by Myrriah Lavin
I sit in a darkened room, with a single candle for illumination. Before me on the table lies the dark mirror into which I gaze for revelation. My vision becomes less focused the longer I stare until the mirror seems filled with clouds scudding over its inner surface. The clouds slowly part to reveal a figure, which beckons to me. I find myself inside the mirror itself. Where am I? In some misty region of my imagination accessed in trance, or is this a realm inhabited by angels, demons, and spirits of the dead?
From predynastic Egypt to China's Shang dynasty, from the temples of Aztec diviners to the stone towers of medieval alchemists, mirror lore has been whispered about, written into ancient grimoires, handed down through the folk beliefs of generations, and stitched into the fabric of fairy tales and myths worldwide. Down through the ages, mirrors have been gateways to other worlds; they have protected us from evil; they have told us the future and they have told us the truth; and they have reflected back to the viewer a glimpse of the human soul.
The belief that the soul projects out of the body and into mirrors in the form of reflection underlies perhaps the most widely known mirror superstition: that breaking a mirror brings seven years' bad luck. Many believed that breaking a mirror also broke the soul of the one who broke it. The soul, so angered at being hurt, exacted seven years of bad luck in payment for such carelessness. The Romans, who were the first to make glass mirrors, attributed the seven years' bad luck to their belief that life renewed itself every seven years. To break a mirror meant to break one's health, and this "broken health" would not be remedied for seven years. The bad luck could be averted, though, by grinding the mirror shards to dust so that no shattered reflections could again be seen in them. The early American slaves adopted a less grueling way to deal with this kind of ill luck: submerge the broken mirror pieces in a stream of south-running water, and the bad luck would be washed away in seven hours.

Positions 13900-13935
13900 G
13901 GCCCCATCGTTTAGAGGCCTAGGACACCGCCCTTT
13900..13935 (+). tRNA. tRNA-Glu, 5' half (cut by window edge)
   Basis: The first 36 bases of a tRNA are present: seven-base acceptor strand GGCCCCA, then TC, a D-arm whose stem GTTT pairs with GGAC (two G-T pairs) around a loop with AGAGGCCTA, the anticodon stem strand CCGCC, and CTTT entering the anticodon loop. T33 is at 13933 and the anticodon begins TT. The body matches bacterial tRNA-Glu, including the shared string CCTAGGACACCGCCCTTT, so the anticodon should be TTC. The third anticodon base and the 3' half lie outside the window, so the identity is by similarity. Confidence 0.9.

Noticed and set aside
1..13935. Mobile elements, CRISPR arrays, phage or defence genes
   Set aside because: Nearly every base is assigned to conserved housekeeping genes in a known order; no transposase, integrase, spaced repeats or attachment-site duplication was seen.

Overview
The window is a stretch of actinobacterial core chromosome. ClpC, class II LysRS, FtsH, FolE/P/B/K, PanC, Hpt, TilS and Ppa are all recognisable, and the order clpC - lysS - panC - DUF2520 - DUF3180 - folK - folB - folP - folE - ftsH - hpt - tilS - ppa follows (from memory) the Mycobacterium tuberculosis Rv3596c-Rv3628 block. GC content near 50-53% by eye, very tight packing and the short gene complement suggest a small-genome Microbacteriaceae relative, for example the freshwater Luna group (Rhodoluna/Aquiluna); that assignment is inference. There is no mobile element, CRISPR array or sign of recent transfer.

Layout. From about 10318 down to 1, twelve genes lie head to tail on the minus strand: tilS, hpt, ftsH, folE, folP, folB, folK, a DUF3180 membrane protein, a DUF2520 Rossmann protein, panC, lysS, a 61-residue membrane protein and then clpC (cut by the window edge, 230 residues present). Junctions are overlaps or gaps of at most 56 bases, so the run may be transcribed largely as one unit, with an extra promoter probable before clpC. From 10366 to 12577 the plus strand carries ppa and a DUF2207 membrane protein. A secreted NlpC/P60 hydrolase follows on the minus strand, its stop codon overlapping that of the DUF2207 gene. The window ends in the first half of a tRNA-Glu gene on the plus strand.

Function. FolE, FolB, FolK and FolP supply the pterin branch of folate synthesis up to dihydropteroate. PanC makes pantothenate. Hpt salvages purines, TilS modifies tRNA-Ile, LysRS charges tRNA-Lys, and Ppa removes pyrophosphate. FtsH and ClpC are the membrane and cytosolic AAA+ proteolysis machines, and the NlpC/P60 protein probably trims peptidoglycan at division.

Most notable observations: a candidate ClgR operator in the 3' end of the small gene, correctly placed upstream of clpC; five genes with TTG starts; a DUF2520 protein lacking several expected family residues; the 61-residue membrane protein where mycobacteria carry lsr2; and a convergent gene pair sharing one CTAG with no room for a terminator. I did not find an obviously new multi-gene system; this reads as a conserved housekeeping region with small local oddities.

In some cultures, the breaking of a mirror was thought to presage a death in the family within the year. This association of mirrors with death is common in folklore, and stems from the belief that the soul could become trapped in the mirror, causing death. For this reason, young children were often not allowed to look in a mirror until they were at least a year old. Mirrors were covered during sleep or illness so that the soul, in its wanderings, would not become trapped and unable to return to the body. After a death in the family, mirrors were also covered or turned to the wall to prevent the soul of the newly departed from becoming caught in the mirror, delaying its journey to the afterlife. In Bulgaria, this practice warded off more sinister intentions -- that the soul of the dead person, lingering about its former home until the burial of its body, would carry off the soul of a living person whose reflection appeared in a mirror. Mirrors appear commonly as grave goods in Serbo-Croatia, particularly for those who die prematurely. These are the most "dangerous" dead, apt to roam from their graves and harry the living. Mirrors are believed to trap the soul of the deceased at the gravesite where it belongs.